Florence Schust Knoll Bassett is one of my heroes, bottomline. At a time when women were expected to be stay-at-home moms, she not only had a career, she changed her industry. She made the most of her life though she was orphaned at age 13, and as an adult lost her husband Hans in an automobile accident. She was nothing if not resilient. And oh yeah, don’t forget, smart, creative and industrious too!
THE FORMATIVE YEARS
Even as a girl Florence Schust was interested in architecture and design. In 1932 at 15 years old she entered the Kingswood School for Girls at Cranbrook Academy in Bloomfield Hills, Michigan, where she became known as “Shu.”
She blossomed at Kingwood. It wasn’t long before she designed an entire house, catching the attention of famed architect and designer, Eliel Saarinen, who started the Cranbrook Academy. His family took her in, and she was on her way!
Shu’s education took her to various schools in the United States and England. She ultimately received her Bachelor of Science in Architecture in 1941 from the Illinois Institute of Technology.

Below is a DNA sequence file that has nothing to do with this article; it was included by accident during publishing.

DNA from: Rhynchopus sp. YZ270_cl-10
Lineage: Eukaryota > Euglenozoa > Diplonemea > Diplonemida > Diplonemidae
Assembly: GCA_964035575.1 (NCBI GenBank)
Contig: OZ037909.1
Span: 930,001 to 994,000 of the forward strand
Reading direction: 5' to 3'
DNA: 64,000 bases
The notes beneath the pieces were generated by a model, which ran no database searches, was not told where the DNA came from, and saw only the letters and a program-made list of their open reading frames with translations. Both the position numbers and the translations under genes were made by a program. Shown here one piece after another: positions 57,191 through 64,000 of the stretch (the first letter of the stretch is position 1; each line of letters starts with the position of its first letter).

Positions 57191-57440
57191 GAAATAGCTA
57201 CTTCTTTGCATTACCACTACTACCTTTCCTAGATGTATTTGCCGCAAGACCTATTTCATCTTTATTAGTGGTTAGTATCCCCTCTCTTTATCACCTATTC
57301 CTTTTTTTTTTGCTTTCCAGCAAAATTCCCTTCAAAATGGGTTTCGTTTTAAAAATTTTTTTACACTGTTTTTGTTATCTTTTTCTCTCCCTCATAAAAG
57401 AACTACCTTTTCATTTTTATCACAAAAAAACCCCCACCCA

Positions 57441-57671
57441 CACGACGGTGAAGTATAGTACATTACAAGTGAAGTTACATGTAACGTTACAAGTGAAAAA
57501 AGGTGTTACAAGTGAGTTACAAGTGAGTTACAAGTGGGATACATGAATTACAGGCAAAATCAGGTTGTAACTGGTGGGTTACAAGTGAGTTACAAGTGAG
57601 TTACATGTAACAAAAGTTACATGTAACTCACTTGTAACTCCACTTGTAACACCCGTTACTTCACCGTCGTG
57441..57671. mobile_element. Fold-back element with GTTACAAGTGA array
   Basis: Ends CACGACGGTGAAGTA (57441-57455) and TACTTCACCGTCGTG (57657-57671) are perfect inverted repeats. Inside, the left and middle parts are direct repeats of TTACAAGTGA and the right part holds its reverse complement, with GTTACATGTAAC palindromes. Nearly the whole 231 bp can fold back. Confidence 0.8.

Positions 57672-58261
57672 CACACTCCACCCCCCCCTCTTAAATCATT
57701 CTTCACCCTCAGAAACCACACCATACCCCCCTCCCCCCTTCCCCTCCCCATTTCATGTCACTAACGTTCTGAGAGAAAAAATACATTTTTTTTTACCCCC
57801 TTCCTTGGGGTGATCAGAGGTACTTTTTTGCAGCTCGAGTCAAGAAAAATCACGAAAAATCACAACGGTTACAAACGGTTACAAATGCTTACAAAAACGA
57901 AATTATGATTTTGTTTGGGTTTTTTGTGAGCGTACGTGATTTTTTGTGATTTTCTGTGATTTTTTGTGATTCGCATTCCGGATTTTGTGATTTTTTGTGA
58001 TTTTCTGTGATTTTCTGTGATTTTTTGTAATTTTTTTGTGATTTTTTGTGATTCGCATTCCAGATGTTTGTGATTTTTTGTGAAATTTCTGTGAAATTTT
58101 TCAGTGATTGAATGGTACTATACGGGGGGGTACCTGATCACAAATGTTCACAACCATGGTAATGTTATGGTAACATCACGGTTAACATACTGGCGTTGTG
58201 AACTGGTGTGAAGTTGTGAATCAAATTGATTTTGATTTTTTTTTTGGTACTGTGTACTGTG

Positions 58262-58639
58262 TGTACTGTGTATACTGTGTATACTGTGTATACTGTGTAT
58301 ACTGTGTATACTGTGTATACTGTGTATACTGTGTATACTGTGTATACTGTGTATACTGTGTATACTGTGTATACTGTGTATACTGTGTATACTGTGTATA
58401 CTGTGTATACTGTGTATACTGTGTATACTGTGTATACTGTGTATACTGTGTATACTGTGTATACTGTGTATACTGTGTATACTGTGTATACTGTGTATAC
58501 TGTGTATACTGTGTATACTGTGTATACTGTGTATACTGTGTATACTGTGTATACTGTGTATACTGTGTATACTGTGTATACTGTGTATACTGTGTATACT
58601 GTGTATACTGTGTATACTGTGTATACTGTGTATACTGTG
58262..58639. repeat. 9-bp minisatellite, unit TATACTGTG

Losing both parents as a child is a horrible thing, but it’s what set her on her path. Her education and early experience read as a “Who’s Who” of modern design. It is truly amazing, but I guess that’s what happens when you hang out with the Saarinen family!
During this period she either befriended or worked for former Bauhaus associates Walter Gropius, Marcel Breuer, Ludwig Mies van der Rohe and Ludwig Hilberseimer, and Finnish modernist architect Alvar Aalto.
If you are unfamiliar with the Bauhaus, it was the school of modern design started in Germany after World War I by Gropius. It was extremely influential in the U.S., Western Europe and Israel, as its members were forced to flee the Nazi’s in 1933 and migrate elsewhere. The Bauhaus was closed but its legacy lived on!
On a sidenote, I visited the Walter Gropius House in Lincoln, Massachusetts a few years ago and was invited to sit in the Marcel Breuer chaise…and I about fainted from shock and excitement! Finally the docent had to suggest I remove myself from the Breuer chaise and rejoin the tour…what can I say, it was a moment for me!